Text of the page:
We all grow old. It is an inevitable consequence of living. Can’t escape it, can’t change it. The shiny promise of youth grows tarnished, the disappointments mount. The future no longer yawns with infinite possibilities. “Yesterday, all my troubles seemed so far away,” sang a nostalgic Paul McCartney in 1965. At that time he was only 23.

For some (including myself), the thought of the ‘twilight years’ brings with it visions of recliner chair, comfy slippers and hot cups of tea, watching the intoxicating view of the clear turquoise Coral Sea and Pacific Ocean and the beautiful colours illuminating from the sunset cascading the water sunset in a freehold home beach front. This would all be nicely topped off by being able to throw off the shackles of work and live a life of freedom away from the daily grind.

For others, the thought of growing old brings a sense of dread. Where will the money come from, will there be support, will I have a house, where will I live and of course the overwhelming sense if this burden will have to be carried by the children.
In many countries, caring for the elderly is both culturally and economically the responsibility of the children, which translates, interestingly enough, in to differences in attitudes between how Australia see their responsibility towards parents as compared to people from South Africa, or many parts of Asia.

I’ll give you an example of how this works. During one of my trips to Australia, I was on a ferry wandering around the city and amongst my fellow travellers were Asians, Kiwis, Brits, Americans. There was one of them who got on to the topic of migration (it follows me around) and that then led to whether or not each person in the group had considered bringing their parents to Australia. The two Brits, who were both ten years plus in Australia, were quite adamant: “We love having them here for the holidays but anything longer than a few weeks…no thanks” (said in the nicest possible way).

My fellow Chinese-Asian however, who had only been a Resident for a few years was quizzing me right away on the Parent Category, because they had already made up their minds that mum and dad were Australia bound. Given the prospects for the elderly in Asia, that is a pretty common and understandable reaction.

I suspect that most Australians have quite a different outlook on caring for their parents than people in a great many countries around the world do; mainly because they have far less to worry about. Australia as a country has always had a tradition of looking after its older generation, administered at the State level. Whether that is economically sensible with an ageing population has yet to be fully seen, but for now it works.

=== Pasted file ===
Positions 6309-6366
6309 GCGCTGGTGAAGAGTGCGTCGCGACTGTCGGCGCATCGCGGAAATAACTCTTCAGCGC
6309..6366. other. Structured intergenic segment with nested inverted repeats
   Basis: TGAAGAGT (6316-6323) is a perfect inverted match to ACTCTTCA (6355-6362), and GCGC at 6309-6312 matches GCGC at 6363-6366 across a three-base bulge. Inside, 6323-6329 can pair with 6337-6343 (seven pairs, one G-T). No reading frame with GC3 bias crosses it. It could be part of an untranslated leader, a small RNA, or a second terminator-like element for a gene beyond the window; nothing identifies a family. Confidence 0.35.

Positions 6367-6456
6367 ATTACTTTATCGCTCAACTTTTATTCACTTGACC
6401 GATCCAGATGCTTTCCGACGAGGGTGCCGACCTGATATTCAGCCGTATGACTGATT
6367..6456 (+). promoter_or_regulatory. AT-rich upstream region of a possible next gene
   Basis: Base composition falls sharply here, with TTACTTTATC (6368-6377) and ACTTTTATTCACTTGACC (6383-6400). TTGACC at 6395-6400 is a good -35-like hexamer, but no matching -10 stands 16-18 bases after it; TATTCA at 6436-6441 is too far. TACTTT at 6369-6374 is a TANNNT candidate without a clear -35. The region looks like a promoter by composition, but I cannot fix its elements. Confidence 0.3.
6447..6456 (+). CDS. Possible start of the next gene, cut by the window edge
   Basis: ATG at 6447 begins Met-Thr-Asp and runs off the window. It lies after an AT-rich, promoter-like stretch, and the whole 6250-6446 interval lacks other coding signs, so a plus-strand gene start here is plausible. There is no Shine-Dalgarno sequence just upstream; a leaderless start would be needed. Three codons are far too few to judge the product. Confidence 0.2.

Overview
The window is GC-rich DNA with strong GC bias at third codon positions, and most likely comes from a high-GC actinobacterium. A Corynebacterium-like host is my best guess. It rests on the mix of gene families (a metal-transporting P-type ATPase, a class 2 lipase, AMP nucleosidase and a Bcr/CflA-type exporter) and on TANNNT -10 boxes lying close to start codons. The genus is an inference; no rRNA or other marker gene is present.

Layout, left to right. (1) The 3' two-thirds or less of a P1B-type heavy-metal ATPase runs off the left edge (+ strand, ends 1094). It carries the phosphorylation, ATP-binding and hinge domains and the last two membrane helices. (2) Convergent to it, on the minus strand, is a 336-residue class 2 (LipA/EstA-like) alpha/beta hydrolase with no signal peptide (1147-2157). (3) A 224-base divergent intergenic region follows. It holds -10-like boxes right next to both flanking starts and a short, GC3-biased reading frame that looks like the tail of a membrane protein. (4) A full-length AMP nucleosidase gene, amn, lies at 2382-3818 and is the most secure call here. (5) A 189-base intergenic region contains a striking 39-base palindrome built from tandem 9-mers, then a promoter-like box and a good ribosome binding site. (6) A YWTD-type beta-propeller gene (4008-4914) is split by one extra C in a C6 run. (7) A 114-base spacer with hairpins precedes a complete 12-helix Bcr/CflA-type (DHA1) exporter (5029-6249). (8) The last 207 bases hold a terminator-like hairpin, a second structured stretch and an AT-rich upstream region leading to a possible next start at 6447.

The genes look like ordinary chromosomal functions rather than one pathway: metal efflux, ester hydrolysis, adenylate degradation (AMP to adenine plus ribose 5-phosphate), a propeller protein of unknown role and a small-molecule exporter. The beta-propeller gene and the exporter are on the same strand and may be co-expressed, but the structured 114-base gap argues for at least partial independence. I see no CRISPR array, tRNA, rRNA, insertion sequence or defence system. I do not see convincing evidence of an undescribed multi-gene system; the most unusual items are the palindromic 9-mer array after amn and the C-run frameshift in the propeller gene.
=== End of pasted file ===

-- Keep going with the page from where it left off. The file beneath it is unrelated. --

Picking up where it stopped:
But how does it actually work?
Well, we start off with all the usual benefits that are afforded to residents and citizens, including access to healthcare through Medicare and the Pharmaceutical Benefits Scheme (PBS) – subsidised by the Australian government, which, lets face it when you are heading into senior years is probably one of the most important ‘perks’ you will have. You will inevitably need it more and knowing you don’t have to pay for any of it, is quite a nice bonus.

Then on top of this, the state gives everyone over 65 that meets the criteria (see below), a liveable income in the form of superannuation; this is paid even if you continue to work past 65. Granted, it is not going to send you on luxury cruises every month, but it will keep you supported for the essentials. It was always intended to ‘top up’ the elderly who by that stage, one would hope, have accumulated their own assets, paid off a mortgage and have some savings.

There are varying rates of assistance, depending on your circumstances, but in basic terms, if you are married or in a de facto relationship and you both qualify under the criteria listed below, then each person would receive a fortnightly, which over a year would be equal to a combined income of AUD$15,561.60. Add this to a country with one of the lowest crime rates on earth (and falling), then it is easy to see why Australia is an attractive destination for not only the younger generation of migrants but their elders as well.
Any parent who has at least half or more of their children residing in Australia may apply. A Contributory Parent (subclass 143) is a permanent residency visa which is generally processed within 12 to 24 months before visa grant consideration, depending on requirements being met. There are some rules to qualify for this, which include the following:

The parent must be sponsored by a child who is a permanent resident or Australian citizen. The sponsor must be “settled” – generally the sponsor would need to have been lawfully resident in Australia for at least 2 years.
The applicant must pass the “balance of family test”. That is, the number of children who are lawfully and permanently resident in Australia must be:
Greater than, or equal to, the total number of children who are resident overseas; or
Greater than the greatest number of children who are resident in any single overseas country.
An assurance of support is required in all cases.
If you are thinking about making the move or have done it already, but want to know what might be available for your parents, by way of a safe and secure retirement, then perhaps you should get in touch.

Global Migration Solutions Sdn Bhd, can be contacted via its website www.PRforAustralia.com or e-mail us at enquiry@PRforAustralia.com or give us a call at +603 2142 5199.